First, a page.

Scientists have developed fully sterile fabrics by using enzymes that adhere antimicrobial particles with textiles. These fabrics could help eliminate infectious bacteria from medical textiles.
Researchers at the Unversitat Politècnica de Catalunya BarcelonaTech (UPC) in Spain were able to use an enzymatic pre-treatment, which was combined by the deposition of nanoparticles and biopolymers under ultrasonic irradiation. The result was SONO, a pilot line of antibacterial and antifungal medical textiles based on a sono-chemical process.
The technique creates fully sterile antimicrobial textiles that could keep hospital-acquired infections at bay. Hospitals are faced with nosocomial infections, which aren’t present and without evidence of incubation at the time of admission.
Bacterial and fungal infections are included in these types of infections, and can be aggravated by the reduced resistance found in patients. The applications of the enzymes allowed SONO to boost the durability of the nanoparticles on the fabric to ensure their presence even after 70 laundry cycles.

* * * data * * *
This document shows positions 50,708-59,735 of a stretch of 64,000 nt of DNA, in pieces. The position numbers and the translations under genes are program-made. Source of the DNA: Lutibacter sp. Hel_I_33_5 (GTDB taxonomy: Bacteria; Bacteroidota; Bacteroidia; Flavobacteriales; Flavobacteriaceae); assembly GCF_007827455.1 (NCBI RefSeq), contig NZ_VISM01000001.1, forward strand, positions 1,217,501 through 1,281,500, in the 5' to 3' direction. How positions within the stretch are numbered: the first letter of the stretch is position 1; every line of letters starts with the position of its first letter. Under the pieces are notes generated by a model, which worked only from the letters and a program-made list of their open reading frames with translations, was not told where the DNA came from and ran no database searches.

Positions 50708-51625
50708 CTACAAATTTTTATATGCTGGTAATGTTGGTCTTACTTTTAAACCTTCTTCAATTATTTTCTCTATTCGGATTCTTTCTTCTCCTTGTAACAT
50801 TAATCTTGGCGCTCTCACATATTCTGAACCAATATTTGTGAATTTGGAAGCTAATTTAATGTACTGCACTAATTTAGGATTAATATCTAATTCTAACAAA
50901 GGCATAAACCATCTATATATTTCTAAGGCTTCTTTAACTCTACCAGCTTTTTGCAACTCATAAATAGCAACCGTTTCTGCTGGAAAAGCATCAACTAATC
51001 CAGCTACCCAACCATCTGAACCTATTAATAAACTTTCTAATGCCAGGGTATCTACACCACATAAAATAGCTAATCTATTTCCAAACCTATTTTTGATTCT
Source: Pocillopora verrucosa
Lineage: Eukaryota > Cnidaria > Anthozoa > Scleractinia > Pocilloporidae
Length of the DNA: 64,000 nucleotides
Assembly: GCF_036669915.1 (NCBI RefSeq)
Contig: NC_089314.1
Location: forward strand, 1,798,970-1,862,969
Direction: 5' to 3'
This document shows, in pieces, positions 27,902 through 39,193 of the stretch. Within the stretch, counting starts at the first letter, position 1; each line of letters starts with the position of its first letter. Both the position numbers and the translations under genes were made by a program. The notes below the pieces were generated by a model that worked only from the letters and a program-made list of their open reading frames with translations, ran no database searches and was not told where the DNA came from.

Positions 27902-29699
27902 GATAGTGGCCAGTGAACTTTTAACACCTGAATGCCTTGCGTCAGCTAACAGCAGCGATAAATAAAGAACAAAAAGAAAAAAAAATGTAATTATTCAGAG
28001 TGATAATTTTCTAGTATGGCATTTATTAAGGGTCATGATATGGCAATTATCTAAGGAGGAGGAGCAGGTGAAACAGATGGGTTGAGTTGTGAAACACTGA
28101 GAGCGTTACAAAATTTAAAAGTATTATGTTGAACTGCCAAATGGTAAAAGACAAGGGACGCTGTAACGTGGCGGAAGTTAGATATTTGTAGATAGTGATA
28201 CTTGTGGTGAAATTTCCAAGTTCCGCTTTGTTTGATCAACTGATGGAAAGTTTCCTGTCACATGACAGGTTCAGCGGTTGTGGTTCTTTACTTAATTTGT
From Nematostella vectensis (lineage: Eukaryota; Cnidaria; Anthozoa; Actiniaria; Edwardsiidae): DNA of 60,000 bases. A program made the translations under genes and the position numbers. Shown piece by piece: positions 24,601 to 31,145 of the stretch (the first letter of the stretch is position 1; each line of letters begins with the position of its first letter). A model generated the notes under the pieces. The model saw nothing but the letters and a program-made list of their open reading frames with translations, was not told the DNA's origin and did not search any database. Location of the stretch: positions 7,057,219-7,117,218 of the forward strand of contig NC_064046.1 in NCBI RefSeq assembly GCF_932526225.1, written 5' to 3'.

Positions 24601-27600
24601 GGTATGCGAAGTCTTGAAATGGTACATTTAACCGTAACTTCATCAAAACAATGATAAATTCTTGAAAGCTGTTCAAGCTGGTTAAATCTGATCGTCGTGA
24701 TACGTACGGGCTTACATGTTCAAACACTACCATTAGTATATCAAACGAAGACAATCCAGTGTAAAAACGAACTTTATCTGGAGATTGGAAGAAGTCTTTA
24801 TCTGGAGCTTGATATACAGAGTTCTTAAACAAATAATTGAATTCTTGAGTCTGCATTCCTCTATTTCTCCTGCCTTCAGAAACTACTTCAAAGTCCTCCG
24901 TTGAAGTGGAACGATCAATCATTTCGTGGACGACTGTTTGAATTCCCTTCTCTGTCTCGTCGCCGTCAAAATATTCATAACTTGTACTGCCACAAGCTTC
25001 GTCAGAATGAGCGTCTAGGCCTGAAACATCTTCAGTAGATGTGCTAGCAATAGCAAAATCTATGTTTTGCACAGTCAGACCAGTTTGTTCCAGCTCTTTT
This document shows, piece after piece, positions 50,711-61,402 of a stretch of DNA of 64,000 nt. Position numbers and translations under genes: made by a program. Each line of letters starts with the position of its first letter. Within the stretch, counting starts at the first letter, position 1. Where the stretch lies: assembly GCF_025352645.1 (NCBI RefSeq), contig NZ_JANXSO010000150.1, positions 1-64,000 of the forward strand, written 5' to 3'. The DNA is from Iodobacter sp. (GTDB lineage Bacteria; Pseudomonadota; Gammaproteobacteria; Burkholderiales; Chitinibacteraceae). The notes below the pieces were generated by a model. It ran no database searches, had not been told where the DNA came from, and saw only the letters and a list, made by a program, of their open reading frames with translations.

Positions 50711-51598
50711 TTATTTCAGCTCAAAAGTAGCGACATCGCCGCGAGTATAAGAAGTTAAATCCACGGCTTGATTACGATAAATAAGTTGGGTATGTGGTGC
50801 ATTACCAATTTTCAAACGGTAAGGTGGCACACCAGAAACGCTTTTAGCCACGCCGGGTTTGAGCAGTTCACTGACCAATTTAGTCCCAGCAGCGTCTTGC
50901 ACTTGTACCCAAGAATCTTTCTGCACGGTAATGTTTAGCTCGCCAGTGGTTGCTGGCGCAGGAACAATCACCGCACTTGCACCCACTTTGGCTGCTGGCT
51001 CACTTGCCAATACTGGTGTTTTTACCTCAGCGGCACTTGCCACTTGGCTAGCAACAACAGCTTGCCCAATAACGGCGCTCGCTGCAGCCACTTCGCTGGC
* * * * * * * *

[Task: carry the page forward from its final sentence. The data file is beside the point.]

It’s now possible to produce textiles with antimicrobial properties that are extremely effective. The antimicrobial treatment’s effectiveness is due to the incorporation of hybrid materials into the fabric. These include materials based on organic and inorganic compounds, like zinc and chitosan nanoparticles, which eradicate bacteria and hinder the growth of new microbes.
The researchers are collaborating with manufacturers to make hospital gowns and linens. A hospital in Sofia, Bulgaria is currently testing the fabrics with positive results so far.
Between 3% and 10% of patients become infected while they are staying at hospitals, and the mortality rate for nosocomial infections is about 1%.